After the sugar prices fall and a devaluation of nickel in the international market, the tourism has become the most prolific industry of Cuba. During the winter season more than three million tourists have already visited the country.
Cuba has always been known as “The Greater Antilles” for its leading role among the states of the Caribbean Community. It was kind of a big sister that lived off its exports of sugar cane, the best tobacco in the world and its more than friendly relationship with the Soviet Union, while the rest of the Caribbean islands were living exclusively off tourism. But after the fall of the socialist block, the country plunged into a deep economic crisis.
Sugar prices fell and nickel, a leading mineral of the country devalued in the international market. All of a sudden, Cuba became just another Caribbean country. But it still had tourism. The Cuban tourism industry has grown rapidly over the past 10 years. The revenues related to international tourism in 2015 increased to 2.546 million in convertible Cuban pesos (CUC), which is a Cuban equivalent of the dollar (USD), according to a data from the yearbook of the National Bureau of Statistics and Information (ONEI).
During the last year Cuba was visited by over 3 million international tourists, including over 2.4 million visitors who arrived from America and more than 860,000 from Europe, according to ONEI. Canada is the largest issuer of tourists with more than 1.175 million, far ahead of Germany with more than 139,000 tourists. England, Italy and France also completed the Top 5.
In the sixth place comes in the United States, but the thaw in diplomatic relations between the two countries has caused a wave of American visitors seeking to discover the Cuban reality. Only in the first months of 2016 over 100,000 tourists from the United States have already arrived in Cuba.
The political scene in the island of Cuba, untangling for more than 50 years ago, after the seizure of power by Fidel Castro in 1959, now attracts a large number of visitors looking for something more than a sun and beautiful Caribbean beaches. It has been observed that there’s an increasing number of travelers who are coming to the island being curious to know the true story of the Cubans, beyond the natural wonders, mulatas of Tropicana and Havana Club rum, which the Cuban government intends to sell as the biggest attractions of the island. They seek to discover the reality lived by ordinary Cubans and above all, know the best product that Cuba can offer: its people.
Only then can we explain the development of homestays (casas particulares), a type of establishments thriving in Cuba. Only last year more than 18,000 visitors chose this type of accommodation during their stay on the island. And once in Cuba 52,146 tourists decided to put aside high prices of the hotels to stay in Cuban casas particulares. But what makes them so successful?
Many tourists interviewed by Soulidays preferred the comfort and personal service of the homestays over the resorts of hotel companies. They also highlight the fact that you can more easily access and enjoy the historical and heritage values of the Cuban cities.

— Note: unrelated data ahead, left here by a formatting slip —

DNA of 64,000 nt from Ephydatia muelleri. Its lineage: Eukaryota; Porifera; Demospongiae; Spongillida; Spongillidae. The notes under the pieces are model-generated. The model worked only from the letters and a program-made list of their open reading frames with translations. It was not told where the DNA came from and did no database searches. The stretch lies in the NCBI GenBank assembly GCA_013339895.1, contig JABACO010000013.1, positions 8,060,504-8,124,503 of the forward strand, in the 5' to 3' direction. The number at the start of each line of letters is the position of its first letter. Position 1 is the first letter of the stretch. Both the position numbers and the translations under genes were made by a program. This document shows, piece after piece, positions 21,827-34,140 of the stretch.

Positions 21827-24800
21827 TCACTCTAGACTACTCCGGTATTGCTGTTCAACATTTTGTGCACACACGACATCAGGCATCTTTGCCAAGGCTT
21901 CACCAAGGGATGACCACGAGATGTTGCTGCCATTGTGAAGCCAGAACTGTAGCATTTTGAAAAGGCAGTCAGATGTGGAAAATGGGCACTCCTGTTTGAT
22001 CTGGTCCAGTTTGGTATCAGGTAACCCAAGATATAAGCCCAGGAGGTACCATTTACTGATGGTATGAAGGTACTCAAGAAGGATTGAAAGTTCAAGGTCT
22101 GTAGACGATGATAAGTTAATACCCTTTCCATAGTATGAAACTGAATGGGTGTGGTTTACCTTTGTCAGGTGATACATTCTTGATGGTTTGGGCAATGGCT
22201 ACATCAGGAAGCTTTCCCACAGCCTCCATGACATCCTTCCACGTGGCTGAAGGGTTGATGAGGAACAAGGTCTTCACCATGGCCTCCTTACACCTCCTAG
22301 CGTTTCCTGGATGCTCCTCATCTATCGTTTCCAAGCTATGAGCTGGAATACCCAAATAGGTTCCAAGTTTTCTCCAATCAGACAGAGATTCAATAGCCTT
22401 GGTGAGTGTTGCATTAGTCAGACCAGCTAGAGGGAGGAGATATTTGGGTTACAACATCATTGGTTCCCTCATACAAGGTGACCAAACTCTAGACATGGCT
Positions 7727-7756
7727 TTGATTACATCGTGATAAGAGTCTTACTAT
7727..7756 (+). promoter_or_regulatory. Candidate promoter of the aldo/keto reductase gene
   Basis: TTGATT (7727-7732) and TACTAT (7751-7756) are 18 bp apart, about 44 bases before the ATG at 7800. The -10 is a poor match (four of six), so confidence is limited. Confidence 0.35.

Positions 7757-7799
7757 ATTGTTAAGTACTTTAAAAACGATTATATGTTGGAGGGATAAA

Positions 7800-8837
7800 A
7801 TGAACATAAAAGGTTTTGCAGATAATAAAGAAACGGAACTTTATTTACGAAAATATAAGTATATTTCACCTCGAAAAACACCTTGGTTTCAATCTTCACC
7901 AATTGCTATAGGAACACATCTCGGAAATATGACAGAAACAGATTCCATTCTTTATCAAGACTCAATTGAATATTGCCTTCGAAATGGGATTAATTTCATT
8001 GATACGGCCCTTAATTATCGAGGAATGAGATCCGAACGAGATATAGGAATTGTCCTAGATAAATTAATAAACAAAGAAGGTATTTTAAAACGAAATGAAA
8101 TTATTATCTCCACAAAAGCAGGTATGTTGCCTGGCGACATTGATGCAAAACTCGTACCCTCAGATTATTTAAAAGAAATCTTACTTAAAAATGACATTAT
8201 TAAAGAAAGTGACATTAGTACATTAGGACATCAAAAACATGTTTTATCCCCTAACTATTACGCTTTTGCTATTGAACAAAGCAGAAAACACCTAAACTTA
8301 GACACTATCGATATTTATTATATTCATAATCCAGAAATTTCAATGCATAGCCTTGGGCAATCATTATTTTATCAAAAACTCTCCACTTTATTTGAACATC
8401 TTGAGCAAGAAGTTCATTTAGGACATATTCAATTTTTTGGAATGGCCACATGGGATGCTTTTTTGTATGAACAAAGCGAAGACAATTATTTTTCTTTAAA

A young Swiss Sheryl Onody, visited Cuba for the first time with her husband and decided to book a room in a resort of Cayo Santa Maria, in the northern part of the province of Villa Clara, but after taking a tour to a colonial city of Remedios, they decided to return and settle in a casa particular.
“It’s amazing to be able to visit a 500-year-old city and see it so well-preserved. What I like the most about it, is its architecture, but also its people who maintain deep-rooted cultural traditions, something that is impossible to see in Europe. Next year I will be back in Cuba around the same time of year to live the famous parrandas of Remedios, a Christmas Eve”, as she told Soulidays .
The preferred month for tourists to travel to Cuba is March with more than 360,000 visitors, followed by 332,000 in December and January with 320,000 tourists respectively.
The Americans who have visited Cuba over the past five years have opted for private accommodation in most of the Cuban territory. According to estimates, at least 25 % of those who arrive at the island stayed at casa particular.
Nancy Whitley came from Boston, Massachusetts to the city of Santa Clara in the central part of Cuba in order to explore the city loved by the guerrilla fighter, Ernesto Guevara. “I was very curious about this part of the history. It is a friendly city with a great climate, high cultural taste and excellent food”, said Whitley.
To these attractions add 3,000 local private restaurants (paladares) existing on the island, places that have managed to meet, with great ingenuity, some segments of the market that the state’ offer wasn’t able to satisfy. These travel preferences can also be explained by the fact that the homestay sector allows the use of other spaces (more room) and offers various non-hotel services, such as car rental, transport, private drivers, cafeterias and crafts stores, among others that makes Cuba an even more complete market.